PH won’t give up even a square inch of territory – Bongbong Marcos
MANILA, Philippines — “I will not preside over any process that will abandon even a square inch of territory of the Republic of the Philippines to any foreign power.”
Those were the words President Ferdinand Marcos Jr. used to rouse Filipino legislators and other government leaders to their feet at the Batasang Pambansa on Monday during his first State of the Nation Address.
“With respect to our place in the community of nations, the Philippines shall continue to be a friend to all. And an enemy to none,” the chief executive told a joint session of the 19th Congress.
“The Philippines has always been open and welcoming to all our foreign friends and visitors. That is our world view, and that is our culture,” he told his audience, which included the diplomatic corps.
“But let me be clear: We are very jealous of all that is Filipino,” he reiterated again to a standing ovation.
As the recognized architect of the country’s foreign policy, the president said the Philippines “will be a good neighbor — always looking for ways to collaborate and cooperate with the end goal of mutually beneficial outcomes.”
“If we agree, we will cooperate and we will work together. If we differ, let us talk some more until we develop consensus. After all, that is the Filipino way,” he said.
“But we will not waver. We will stand firm in our independent foreign policy, with the national interest as our primordial guide,” he added.
Marcos said strong bonds and collaboration were needed among nations, especially in times of crisis, and the partnerships and alliances will provide the stability that all nations need in the new global economy.
He said the country was “grateful for the messages of support and offers of help that we have received from many of our friends in the international community … Such strong relationships can only be beneficial to all involved.”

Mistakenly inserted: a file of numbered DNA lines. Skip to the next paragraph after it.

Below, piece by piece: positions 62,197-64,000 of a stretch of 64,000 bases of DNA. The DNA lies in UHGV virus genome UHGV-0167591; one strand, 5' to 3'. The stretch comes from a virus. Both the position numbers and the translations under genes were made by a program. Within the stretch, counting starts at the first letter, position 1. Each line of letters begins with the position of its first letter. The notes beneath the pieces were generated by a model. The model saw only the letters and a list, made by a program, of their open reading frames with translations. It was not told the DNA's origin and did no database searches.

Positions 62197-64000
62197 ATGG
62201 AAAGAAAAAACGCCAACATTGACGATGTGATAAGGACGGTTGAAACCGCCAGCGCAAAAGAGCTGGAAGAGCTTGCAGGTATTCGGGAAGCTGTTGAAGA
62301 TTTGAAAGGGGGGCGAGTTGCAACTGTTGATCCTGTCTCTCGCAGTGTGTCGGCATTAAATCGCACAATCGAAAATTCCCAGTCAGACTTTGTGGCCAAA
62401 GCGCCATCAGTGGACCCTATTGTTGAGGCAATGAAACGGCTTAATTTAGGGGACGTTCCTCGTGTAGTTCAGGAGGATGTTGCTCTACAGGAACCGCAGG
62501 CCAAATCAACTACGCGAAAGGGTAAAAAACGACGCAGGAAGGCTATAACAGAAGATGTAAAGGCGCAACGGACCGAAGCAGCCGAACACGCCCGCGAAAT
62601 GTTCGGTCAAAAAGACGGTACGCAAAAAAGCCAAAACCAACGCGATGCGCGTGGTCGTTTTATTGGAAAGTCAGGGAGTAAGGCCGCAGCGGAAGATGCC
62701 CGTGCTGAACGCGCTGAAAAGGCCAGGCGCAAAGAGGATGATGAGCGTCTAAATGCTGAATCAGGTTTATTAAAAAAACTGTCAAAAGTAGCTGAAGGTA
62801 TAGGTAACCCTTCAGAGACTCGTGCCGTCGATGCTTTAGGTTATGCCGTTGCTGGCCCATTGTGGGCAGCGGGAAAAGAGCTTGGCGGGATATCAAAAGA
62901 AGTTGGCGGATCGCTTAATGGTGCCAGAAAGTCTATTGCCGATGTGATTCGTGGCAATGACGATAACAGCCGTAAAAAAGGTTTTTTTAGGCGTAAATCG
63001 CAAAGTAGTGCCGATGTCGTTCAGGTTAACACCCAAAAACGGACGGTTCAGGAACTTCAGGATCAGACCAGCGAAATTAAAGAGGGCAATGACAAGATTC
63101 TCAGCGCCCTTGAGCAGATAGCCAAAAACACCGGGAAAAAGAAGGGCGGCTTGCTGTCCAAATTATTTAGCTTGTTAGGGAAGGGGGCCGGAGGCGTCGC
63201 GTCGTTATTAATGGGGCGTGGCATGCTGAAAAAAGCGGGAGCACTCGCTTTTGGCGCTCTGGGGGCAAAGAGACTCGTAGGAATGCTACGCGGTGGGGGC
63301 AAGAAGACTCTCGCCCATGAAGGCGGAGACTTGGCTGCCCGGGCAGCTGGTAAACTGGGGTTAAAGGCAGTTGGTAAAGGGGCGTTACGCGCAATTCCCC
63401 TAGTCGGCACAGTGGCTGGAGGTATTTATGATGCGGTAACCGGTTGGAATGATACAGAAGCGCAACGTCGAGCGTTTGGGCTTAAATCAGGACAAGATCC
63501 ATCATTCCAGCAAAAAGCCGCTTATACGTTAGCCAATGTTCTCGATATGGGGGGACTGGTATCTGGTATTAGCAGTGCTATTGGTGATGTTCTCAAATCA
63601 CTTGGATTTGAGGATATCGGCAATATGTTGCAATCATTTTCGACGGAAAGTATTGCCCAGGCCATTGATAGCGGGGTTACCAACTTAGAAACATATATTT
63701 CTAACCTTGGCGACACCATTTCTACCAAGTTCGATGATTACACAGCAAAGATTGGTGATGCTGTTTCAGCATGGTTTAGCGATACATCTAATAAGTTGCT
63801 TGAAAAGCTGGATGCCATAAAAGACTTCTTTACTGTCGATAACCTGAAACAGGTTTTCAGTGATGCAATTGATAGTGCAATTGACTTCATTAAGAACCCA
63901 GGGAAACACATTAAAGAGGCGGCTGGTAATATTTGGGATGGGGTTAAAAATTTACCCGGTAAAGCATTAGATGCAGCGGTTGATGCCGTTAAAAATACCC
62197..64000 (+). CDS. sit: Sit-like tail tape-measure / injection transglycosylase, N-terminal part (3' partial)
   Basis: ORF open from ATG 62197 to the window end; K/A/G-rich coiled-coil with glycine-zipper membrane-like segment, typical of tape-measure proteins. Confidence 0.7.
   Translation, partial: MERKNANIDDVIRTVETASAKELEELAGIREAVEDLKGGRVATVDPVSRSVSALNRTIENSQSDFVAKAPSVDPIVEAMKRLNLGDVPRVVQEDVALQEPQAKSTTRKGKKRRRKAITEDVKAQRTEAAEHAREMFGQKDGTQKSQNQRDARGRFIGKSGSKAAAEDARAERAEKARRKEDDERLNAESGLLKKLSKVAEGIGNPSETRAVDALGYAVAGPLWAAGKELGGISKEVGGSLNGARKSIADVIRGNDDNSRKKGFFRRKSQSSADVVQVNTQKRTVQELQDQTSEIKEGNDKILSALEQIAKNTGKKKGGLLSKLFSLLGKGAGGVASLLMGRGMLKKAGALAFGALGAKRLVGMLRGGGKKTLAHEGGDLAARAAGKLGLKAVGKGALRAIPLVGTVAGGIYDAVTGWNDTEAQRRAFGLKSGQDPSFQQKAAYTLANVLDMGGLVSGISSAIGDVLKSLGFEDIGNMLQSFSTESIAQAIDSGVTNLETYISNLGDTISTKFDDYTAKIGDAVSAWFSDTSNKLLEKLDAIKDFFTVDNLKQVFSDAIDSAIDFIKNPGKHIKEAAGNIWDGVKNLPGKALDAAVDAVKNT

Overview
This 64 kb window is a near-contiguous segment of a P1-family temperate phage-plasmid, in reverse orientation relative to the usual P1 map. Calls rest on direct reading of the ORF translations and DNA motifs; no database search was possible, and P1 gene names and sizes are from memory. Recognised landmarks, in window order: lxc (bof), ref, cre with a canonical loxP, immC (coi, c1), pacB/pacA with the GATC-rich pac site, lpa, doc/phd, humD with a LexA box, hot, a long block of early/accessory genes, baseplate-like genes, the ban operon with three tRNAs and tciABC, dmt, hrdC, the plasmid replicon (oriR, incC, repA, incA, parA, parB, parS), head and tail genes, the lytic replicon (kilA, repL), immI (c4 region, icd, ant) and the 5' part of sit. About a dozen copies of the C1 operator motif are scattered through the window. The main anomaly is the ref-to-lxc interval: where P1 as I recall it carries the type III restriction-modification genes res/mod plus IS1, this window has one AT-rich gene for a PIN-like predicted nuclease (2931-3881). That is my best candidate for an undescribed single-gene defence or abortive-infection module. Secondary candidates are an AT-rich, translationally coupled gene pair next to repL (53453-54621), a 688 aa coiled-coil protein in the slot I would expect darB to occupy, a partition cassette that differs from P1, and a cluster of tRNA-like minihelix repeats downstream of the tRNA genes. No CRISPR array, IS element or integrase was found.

Headed for Beijing
Marcos did not mention any country in his address, but his first foreign policy pronouncement after being elected president was that he would affirm the ruling of the Permanent Court of Arbitration on the country’s maritime dispute with China.
“We have a very important ruling in our favor and we will use it to continue to assert our territorial rights. It is not a claim. It is already our territorial right,” he said in May.
But he has since met with two Chinese officials — Vice President Wang Qishan and Chinese Foreign Minister Wang Yi—and has accepted the invitation of Chinese President Xi Jinping to visit China.
The president outlined his foreign policy shortly after Vice Adm. Alberto Carlos, the highest ranking military official who oversees security in the Kalayaan Island Group in the West Philippine Sea, met with Chinese ambassador to the Philippines Huang Xilian.
Carlos was invited to Huang’s residence on July 21 as an alumnus of the People’s Liberation Army (Navy) Command College in Nanjing, China, where he took up the Senior Naval Command Course at Naval Command College from 2007 to 2008.
Also a graduate of the US Naval Academy in Annapolis, Maryland, in 1989, Carlos is the most senior Philippine military official to have studied in China.
“Having been accorded the privilege to study and interact with my contemporaries in the US and China gives me a good perspective of Western and Eastern influence. Perhaps, a good tool in reinforcing current efforts of promoting peaceful coexistence and development in the West Philippine Sea,” Carlos said.
Huang said he exchanged views on the China-Philippines friendship with Carlos and looked upon “a better future for our bilateral relations.”
—WITH A REPORT FROM FRANCES MANGOSING
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